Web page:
Like many important life events, what I’ll take away from Philly are powerful singular moments, either of inspiration or reunion. I won’t forget the joy I felt at the first sight of cherished friends I haven’t seen in years due to the pandemic. I won’t forget the new and deep respect I found for one of our key industry partners who shared at the Women in Otolaryngology General Assembly that they’ve achieved 100% gender pay equity in the United States and 99% gender pay equity globally. I won’t forget the hope I felt for my kids and their peers during a chance encounter in the Poster Hall with a poised medical student advocate for gender-affirming healthcare.

Colby McLaurin (left) and Daniel Chelius.Colby McLaurin (left) and Daniel Chelius.In some ways, however, what I may take away most from Philadelphia 2022 was an inspiring absence. Earlier this year, I traveled to Oklahoma City to join a huge community, including many faculty, trainees, and alumni from the University of Oklahoma Department of Otolaryngology, as we mourned and celebrated the life of one of my dearest friends, Dr. Colby McLaurin. Colby and I met as freshman at Rice University, grew in friendship as leaders in our faith communities, and found our lives on many parallel paths for 25 years. We were in each other’s weddings, and we discussed a lot of life decisions along the way. I wound up finishing med school a few years ahead of Colby. We independently picked otolaryngology after one of us initially lovingly reprimanded the other for picking a charming and infatuating field just because we had the grades to do it. Colby recanted that remark, but it still makes me smile. Coming toward the end of residency, we became dads within a week of each other and saw our families grow. In 2011 Colby was diagnosed with an aggressive astrocytoma. After treatment both at the University of California San Francisco and in Oklahoma City, and with incredible support from the otolaryngology community, he was able to resume practice and spent the next decade serving the patients at the Oklahoma City VA and training a generation of residents and medical students until his cancer returned. A man of deep faith with a constant grin in his eyes, Colby exuded joy in his all of his communities.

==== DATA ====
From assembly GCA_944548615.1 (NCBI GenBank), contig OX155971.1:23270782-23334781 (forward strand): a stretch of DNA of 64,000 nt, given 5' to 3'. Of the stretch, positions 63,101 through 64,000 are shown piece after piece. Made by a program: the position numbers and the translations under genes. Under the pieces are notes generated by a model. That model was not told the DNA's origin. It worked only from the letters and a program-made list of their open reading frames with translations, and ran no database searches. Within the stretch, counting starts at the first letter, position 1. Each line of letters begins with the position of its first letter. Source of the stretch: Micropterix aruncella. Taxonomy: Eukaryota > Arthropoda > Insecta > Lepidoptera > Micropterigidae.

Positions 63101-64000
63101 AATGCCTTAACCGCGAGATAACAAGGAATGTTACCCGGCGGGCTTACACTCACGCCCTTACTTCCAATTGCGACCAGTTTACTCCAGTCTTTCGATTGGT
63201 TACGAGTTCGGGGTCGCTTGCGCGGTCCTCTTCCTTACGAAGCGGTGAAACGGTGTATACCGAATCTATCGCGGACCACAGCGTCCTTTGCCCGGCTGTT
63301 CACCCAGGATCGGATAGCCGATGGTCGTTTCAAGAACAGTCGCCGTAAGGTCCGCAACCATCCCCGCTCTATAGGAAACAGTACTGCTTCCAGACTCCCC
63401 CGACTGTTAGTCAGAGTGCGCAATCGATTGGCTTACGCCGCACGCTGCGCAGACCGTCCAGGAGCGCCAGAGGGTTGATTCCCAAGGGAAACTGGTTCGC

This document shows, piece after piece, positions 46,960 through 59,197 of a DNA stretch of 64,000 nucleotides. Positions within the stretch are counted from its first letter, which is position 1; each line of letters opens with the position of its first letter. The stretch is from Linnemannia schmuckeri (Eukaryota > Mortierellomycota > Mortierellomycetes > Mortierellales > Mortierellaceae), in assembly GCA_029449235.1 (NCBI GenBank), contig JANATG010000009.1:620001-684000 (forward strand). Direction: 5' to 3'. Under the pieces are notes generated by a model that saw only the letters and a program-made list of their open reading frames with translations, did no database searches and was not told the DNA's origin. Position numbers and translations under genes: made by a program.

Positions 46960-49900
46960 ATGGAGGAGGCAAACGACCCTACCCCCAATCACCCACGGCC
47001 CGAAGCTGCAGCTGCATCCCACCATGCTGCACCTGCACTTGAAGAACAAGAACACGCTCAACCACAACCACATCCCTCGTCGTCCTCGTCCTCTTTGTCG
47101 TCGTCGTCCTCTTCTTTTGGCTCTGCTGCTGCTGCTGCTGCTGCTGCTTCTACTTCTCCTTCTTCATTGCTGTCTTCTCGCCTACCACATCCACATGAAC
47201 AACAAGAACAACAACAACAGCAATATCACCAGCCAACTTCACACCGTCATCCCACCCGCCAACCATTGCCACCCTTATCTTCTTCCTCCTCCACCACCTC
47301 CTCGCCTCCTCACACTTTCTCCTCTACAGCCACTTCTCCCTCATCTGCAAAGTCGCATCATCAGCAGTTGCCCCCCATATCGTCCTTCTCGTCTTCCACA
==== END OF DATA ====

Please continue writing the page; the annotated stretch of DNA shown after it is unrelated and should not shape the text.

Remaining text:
Over the past 10 years, Colby and I shared many hours together at the Annual Meeting. For two friends living busy lives far apart, the meeting was often a retreat of sorts where we could reconnect, encourage, and challenge each other, and frankly goof off. Colby held me to my priorities and helped me continue to develop into the doctor, dad, and spouse I aspire to be. In my first Bulletin article as Annual Meeting Coordinator, I wrote that, “In the space between us, we carry the living memory of our field— of the mentors, patients, leaders, and events that shaped our individual and collective approach to patient care, to science, to advocacy, and to self-definition.” May those memories continue to inspire us and the house of otolaryngology. 

With gratitude for many years of the Annual Meeting, especially for Philly, I hope to see you for another joyful reunion in Nashville next October.  

More from October 2022 - Vol. 41, No. 9